Parker subsequently filed two motions for relief under 28 U.S.C § 2255 in the Southern District of Florida, one in 2005 and one in 2013. See Parker v. United States, 1:05-cv-20844-PCH (S.D. Fla.); Parker v. United States, 1:13-cv-23635-PCH (S.D. Fla.). Neither motion was successful.

         Parker filed the instant petition under 28 U.S.C. § 2241 in 2017. He argues that none of his prior state convictions qualify as career offender predicates. He contends that his 2003 conviction should not have been considered a predicate offense because it was pending on appeal in state court at the time of his federal sentencing (“Claim 1”). Parker also argues that his 1993 and 1996 convictions do not qualify as predicate offenses, relying on Mathis v. United States, 136 S.Ct. 2243 (2016) (“Claim 2”). He requests that his sentence be vacated and he be resentenced without the career offender enhancement.

         In 2018, the government moved to dismiss the petition. While that motion was pending, Parker notified the court that he had been transferred from Federal Correctional Institution (“FCI”) Berlin to FCI Petersburg in Virginia. Doc. no. 10. In March 2019, the court issued an order on the government's motion to dismiss. Doc. no. 11. The court granted the government's motion to dismiss with respect to Claim 1 and denied it without prejudice as to Claim 2. Id. at 15. The court ordered the parties to provide supplemental briefing regarding Claim 2 and appointed counsel to represent Parker.[1] Both parties then filed supplemental pleadings.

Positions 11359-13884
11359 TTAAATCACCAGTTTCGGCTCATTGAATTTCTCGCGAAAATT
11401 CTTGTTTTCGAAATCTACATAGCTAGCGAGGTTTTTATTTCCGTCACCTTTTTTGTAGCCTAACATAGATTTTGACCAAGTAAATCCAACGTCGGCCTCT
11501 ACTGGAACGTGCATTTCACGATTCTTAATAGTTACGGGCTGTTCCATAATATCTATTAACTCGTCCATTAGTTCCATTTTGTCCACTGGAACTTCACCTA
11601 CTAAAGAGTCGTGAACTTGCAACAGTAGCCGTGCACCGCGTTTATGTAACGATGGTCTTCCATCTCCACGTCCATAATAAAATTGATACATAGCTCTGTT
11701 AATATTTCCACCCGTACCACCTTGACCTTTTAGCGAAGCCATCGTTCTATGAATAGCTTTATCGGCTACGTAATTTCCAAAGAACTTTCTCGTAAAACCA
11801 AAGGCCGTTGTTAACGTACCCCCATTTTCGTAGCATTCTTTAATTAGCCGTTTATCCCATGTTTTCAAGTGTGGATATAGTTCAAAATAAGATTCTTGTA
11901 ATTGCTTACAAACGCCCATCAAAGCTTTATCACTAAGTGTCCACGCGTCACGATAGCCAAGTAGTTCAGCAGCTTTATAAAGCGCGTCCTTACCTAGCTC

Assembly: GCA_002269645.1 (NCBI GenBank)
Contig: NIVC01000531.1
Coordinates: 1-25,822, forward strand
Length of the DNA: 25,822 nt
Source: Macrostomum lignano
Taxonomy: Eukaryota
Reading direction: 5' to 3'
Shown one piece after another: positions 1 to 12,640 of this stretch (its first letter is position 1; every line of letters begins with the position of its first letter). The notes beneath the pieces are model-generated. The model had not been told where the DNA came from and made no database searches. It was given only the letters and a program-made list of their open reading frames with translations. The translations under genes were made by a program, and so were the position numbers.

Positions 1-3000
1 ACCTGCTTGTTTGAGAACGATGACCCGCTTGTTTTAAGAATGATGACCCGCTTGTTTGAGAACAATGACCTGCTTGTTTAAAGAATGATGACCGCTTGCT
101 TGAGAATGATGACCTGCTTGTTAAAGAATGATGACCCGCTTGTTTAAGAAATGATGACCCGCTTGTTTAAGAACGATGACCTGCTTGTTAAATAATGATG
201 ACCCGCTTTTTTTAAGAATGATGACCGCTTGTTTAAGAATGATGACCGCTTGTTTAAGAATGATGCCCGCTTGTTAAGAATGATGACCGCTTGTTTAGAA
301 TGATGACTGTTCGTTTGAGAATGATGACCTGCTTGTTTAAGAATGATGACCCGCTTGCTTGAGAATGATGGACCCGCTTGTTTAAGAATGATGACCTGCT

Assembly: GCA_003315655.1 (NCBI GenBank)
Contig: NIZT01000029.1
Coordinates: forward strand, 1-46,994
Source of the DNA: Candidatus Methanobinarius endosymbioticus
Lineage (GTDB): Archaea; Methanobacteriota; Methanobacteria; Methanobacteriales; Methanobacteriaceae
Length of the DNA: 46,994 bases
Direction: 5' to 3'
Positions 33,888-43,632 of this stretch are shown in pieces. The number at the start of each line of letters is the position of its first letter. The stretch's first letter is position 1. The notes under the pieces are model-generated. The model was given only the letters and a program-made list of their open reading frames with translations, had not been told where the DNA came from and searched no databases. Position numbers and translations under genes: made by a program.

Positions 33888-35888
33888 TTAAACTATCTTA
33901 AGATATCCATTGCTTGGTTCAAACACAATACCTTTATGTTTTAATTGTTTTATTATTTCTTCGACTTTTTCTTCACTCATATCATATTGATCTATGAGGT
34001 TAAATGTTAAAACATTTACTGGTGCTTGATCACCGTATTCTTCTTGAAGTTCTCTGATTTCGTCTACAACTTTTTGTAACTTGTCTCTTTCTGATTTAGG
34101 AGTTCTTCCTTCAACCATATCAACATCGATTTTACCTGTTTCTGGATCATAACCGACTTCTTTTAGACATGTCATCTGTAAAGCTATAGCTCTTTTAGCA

DISCUSSION

         The government argues that the court must dismiss Parker's petition without prejudice because the court lacks jurisdiction to issue the relief Parker has requested. There are two jurisdictional limitations on a district court's authority to grant writs of habeas corpus: the “immediate-custodian rule” and the “territorial-jurisdiction rule.” Gonzalez v. Grondolsky, 152 F.Supp.3d 39, 45 (D. Mass. 2016); see also Rumsfeld v. Padilla, 542 U.S. 426, 445-46 (2004). Both rules emanate from statutory language.

         The immediate-custodian rule provides that the proper respondent in a habeas challenge to physical confinement is “the warden of the facility where the prisoner is being held, not the Attorney General or some other remote supervisory official.” Padilla, 542 U.S. at 435. This rule derives from the text of 28 U.S.C. § 2242, which provides that the proper respondent is “the person who has custody over” the petitioner. 28 U.S.C. § 2242; see also Gonzalez, 152 F.Supp.3d at 43. This principle is echoed in 28 U.S.C. § 2243. It states that the court should direct a writ to “the person having custody of the person detained.” 28 U.S.C. § 2243.